Why Organizations Get Stuck

Every kind of organization aspires to achieve its goal with increasing effectiveness. In order to do so, it has to do two fundamental things:

It has to grow because every living organism is either growing or its dying.

It has to innovate because the reality it interacts with is constantly evolving.

To make matters more complicated, the way in which this evolution comes about is not always predictable. This means that the organization is constantly investing time and energy trying to adapt to the stimuli that come from the outside world as they crop up.

So on the one hand, organizations are busy trying to grow and innovate to keep up. But on the other hand, in order to achieve its goal with increasing effectiveness an organization has to preserve its own identity and capitalize on all that it has created in the past (legacy).

Trying to really understand the effects that the changes in the outside world have on our organization and how this happens is a difficult, sometimes impossible task. So what happens? People within the system react by resisting change and sticking to their own positions.

We then find ourselves in an impasse generated by very deep and consolidated mental models (assumptions) that we can verbalize as follows:
 1. The factors that really limit our growth cannot be managed by us nor can they be overcome.

2. There is no body of knowledge, method or tools that allow us to grow while managing and directing change.

That’s why organizations get stuck and can’t see a way forward.

A solution for evolving organizations

Every organization everywhere that has any track record is stuck to some degree in this dilemma of grow and innovate versus preserving identity. However, there is an operational solution to emerge from this state of impasse. It began as an intuition based on solid theory provided by W. Edwards Deming and Dr. Eli Goldratt, then its validity was tested over 20 years on the field in very different sectors. We can summarize the solution as:

– understand the behaviour of the system and make it predictable;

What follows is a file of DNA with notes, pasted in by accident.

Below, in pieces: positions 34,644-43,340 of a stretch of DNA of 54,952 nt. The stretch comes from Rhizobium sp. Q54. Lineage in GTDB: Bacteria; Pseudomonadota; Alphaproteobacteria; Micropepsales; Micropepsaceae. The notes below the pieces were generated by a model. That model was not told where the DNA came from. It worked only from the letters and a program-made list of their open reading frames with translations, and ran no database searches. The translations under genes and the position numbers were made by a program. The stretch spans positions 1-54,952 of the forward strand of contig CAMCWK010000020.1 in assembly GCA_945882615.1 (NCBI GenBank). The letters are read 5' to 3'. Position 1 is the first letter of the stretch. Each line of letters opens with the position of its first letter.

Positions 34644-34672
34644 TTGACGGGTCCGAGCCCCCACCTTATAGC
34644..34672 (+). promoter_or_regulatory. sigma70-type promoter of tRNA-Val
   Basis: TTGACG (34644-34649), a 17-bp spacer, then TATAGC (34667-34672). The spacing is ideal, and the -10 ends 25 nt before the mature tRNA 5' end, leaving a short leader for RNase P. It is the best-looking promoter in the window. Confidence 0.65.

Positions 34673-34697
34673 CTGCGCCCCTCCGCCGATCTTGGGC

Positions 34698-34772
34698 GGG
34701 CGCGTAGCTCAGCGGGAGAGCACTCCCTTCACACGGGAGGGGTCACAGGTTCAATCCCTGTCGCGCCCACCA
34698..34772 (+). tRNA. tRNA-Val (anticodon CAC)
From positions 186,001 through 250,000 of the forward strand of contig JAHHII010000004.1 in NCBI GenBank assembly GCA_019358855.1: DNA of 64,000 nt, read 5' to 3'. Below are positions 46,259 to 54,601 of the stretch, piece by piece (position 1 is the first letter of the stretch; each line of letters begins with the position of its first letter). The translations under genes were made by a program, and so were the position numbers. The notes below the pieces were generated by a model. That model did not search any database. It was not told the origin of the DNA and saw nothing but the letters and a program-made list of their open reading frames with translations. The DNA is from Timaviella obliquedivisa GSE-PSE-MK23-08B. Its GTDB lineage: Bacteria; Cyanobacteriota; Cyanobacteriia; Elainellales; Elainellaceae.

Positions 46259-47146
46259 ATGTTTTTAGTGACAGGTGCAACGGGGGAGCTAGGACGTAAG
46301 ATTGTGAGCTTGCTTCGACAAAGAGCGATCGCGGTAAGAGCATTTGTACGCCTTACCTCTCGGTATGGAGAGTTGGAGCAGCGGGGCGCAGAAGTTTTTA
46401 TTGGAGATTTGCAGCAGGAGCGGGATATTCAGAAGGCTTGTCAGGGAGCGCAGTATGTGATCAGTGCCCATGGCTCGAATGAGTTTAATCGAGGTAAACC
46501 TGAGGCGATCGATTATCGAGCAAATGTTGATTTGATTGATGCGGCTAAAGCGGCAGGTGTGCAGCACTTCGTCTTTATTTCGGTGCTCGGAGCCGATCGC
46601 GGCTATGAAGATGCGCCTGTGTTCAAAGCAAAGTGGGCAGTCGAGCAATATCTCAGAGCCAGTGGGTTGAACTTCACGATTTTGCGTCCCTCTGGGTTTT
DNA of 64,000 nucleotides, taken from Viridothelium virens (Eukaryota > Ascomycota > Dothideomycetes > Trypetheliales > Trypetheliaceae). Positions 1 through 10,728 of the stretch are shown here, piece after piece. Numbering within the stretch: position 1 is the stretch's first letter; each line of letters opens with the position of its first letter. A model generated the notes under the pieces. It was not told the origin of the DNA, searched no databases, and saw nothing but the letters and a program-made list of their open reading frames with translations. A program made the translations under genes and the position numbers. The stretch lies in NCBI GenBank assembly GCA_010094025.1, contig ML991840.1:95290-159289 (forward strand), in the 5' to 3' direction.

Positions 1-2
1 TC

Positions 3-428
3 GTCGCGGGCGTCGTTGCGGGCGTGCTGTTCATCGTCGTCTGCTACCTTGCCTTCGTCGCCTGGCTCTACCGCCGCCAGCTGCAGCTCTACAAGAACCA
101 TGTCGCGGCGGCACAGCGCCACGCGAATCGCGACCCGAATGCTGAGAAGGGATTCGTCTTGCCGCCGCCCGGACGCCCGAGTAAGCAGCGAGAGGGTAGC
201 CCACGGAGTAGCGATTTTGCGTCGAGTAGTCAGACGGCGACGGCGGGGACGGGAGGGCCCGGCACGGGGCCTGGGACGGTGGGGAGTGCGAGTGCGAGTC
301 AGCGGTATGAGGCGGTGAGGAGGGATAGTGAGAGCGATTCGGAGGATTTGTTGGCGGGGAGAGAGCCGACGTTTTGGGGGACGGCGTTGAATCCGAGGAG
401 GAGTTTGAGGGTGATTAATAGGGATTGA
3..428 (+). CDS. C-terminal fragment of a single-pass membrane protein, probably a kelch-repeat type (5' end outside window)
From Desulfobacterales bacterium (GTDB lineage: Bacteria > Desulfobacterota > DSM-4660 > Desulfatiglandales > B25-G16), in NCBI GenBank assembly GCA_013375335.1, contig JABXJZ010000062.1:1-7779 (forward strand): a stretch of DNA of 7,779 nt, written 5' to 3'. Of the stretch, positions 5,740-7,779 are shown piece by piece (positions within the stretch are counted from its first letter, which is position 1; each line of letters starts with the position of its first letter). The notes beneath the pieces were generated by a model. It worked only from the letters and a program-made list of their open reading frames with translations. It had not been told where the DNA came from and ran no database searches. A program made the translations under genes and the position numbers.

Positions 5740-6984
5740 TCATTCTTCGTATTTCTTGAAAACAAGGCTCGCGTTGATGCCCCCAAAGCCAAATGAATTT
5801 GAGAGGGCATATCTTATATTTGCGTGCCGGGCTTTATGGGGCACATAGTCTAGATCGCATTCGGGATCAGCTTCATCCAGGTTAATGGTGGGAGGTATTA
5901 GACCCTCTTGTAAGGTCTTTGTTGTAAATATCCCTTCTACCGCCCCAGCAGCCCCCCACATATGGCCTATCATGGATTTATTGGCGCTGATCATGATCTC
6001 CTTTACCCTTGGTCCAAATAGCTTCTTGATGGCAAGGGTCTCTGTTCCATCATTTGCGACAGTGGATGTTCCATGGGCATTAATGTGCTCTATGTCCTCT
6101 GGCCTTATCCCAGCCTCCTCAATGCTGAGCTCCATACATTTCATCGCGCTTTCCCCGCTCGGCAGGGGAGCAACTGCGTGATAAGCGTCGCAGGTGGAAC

— armed with this knowledge, decide where to put the factor that is limiting the performance of the system (the constraint) and manage it.

This operational solution is embodied within the management thinking, method and best practices of the Decalogue approach. The Decalogue is a system of knowledge based on science, psychology, and certain ethical pillars:

  • self-determination in people;
  • their responsibility towards themselves and the world;
  • co-operation as a way of behaving which protects and satisfies the needs of all involved.

Understanding and managing a system/organization effectively requires determination, knowledge and continuous practice. When these prerequisites are met, then an organization gains the ability to determine its own path through inevitable change and to generate value over time for all the stakeholders involved.

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About the Author

Angela Montgomery Ph.D. is the author of the business novel+ website The Human Constraint. This downloadable novel uses narrative to look at how the Deming approach and the Theory of Constraints can create the organization of the future, based on collaboration, network and social innovation. Angela is partner and co-founder of Intelligent Management and co-author with Dr. Domenico Lepore, founder, and Dr. Giovanni Siepe of ‘Quality, Involvement, Flow: The Systemic Organization’ from CRC Press, New York.


Originally published at www.intelligentmanagement.ws on February 24, 2017.